CCMH Joins National Partnership for Patients Program

Charles Cole Memorial Hospital has joined the U.S. Department of Health and Human Services’ Partnership for Patients initiative to improve the quality, safety and affordability of healthcare for its patients and community members.

The patient safety partnership is a new national initiative expected to help hospitals, employers, health plans, medical providers and patient advocates save lives and healthcare costs associated with preventable injuries and complications.

“We’re proud to be the first hospital in our region to participate in this important initiative,” said Cindi Hardesty, vice president and chief nurse executive. “Not only is this important for the safety of our patients but it complements our strategic planning goal to provide error free and coordinated care that is patient-centered, reliable and accessible.”

The partnership strives to decrease preventable hospital-acquired conditions by 40 percent and decrease preventable complications during care transitions from one setting to another, thereby reducing readmissions by 20 percent by the end of 2013. Over the next three years, these achievements are expected to impact millions of Americans by saving lives and preventing injuries while saving the healthcare system some $35 billion, including $10 billion in Medicare savings.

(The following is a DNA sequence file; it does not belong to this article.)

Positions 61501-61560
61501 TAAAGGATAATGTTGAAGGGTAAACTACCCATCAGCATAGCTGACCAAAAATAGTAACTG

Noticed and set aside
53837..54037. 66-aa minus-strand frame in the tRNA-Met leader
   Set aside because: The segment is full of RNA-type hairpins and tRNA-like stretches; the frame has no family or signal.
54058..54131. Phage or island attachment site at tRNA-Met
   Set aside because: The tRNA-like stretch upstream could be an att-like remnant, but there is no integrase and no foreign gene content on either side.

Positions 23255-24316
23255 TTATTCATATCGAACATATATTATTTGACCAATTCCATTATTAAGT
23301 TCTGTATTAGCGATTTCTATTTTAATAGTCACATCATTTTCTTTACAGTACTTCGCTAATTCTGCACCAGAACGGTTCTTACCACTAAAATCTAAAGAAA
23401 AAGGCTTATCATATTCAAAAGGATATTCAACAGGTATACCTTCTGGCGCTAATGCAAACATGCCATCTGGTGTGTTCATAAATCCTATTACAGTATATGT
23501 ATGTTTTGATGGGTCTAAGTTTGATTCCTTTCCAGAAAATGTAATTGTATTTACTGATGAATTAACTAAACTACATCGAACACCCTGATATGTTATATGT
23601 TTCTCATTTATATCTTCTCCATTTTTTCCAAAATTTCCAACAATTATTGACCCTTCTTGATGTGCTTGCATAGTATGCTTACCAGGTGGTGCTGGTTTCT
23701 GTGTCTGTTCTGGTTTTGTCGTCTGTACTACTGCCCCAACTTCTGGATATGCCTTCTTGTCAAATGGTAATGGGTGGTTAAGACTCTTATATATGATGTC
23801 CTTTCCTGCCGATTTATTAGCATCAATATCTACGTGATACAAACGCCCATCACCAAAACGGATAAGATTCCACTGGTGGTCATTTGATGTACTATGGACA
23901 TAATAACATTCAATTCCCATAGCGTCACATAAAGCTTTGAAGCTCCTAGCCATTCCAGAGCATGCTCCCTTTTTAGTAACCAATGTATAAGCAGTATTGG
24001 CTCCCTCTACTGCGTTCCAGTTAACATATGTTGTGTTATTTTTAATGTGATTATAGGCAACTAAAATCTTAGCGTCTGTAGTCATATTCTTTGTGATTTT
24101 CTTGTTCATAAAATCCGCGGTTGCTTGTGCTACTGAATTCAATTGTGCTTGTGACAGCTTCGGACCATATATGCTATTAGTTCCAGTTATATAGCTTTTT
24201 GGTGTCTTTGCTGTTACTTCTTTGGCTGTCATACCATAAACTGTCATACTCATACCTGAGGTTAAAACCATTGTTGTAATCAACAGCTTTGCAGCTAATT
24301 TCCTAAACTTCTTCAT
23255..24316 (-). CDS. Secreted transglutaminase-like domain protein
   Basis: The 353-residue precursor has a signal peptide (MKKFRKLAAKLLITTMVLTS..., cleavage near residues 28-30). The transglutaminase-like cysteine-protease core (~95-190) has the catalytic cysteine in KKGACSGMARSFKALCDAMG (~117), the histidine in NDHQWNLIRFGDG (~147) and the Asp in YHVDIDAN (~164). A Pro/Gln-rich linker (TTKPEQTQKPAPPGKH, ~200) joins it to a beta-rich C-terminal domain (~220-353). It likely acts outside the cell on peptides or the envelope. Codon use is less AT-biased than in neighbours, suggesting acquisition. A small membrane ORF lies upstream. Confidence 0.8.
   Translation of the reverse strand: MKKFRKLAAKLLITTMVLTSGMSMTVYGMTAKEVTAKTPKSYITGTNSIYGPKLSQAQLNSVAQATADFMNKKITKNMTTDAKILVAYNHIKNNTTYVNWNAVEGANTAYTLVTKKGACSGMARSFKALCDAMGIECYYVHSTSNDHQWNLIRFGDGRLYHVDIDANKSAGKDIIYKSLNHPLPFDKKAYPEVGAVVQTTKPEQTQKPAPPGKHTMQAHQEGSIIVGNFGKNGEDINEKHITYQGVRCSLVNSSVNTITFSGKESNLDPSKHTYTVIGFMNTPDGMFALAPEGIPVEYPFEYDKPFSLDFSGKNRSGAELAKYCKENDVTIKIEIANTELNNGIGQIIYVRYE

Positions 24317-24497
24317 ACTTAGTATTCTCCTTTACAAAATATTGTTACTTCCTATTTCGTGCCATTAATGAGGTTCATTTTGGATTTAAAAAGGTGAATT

Ten areas of focus have been identified although reducing all forms of harm will be addressed. They are: adverse drug events, catheter-associated urinary tract infections, central line-associated blood stream infections, injuries from falls and immobility, obstetrical adverse events, pressure ulcers, surgical site infections, venous thromboembolism, ventilator-associated pneumonia, and other hospital-acquired conditions.

CCMH has started participating in a series of educational webinars and plans to educate staff, board members, corporate advisors, wellness committee and the public about the partnership. In addition, the hospital has started to reach out to partner agencies to discuss how they can improve care together. Hardesty noted that this partnership also promotes the sharing of ideas. If an organization is excelling in one of the focus areas, they can share success stories with others so everyone can improve, she said.

The success of this initiative will reveal a joint effort by everyone across the healthcare system including hospitals, health plans, physicians, nurses, employers, unions, patients and families, patient advocates, and federal and state government. To join the partnership or to review a list of existing participants, visit http://www.healthcare.gov/center/programs/partnership/join/index.html.

“It’s about a commitment from everyone in the community and we’re encouraging everyone to sign on and take the pledge,” Hardesty said.


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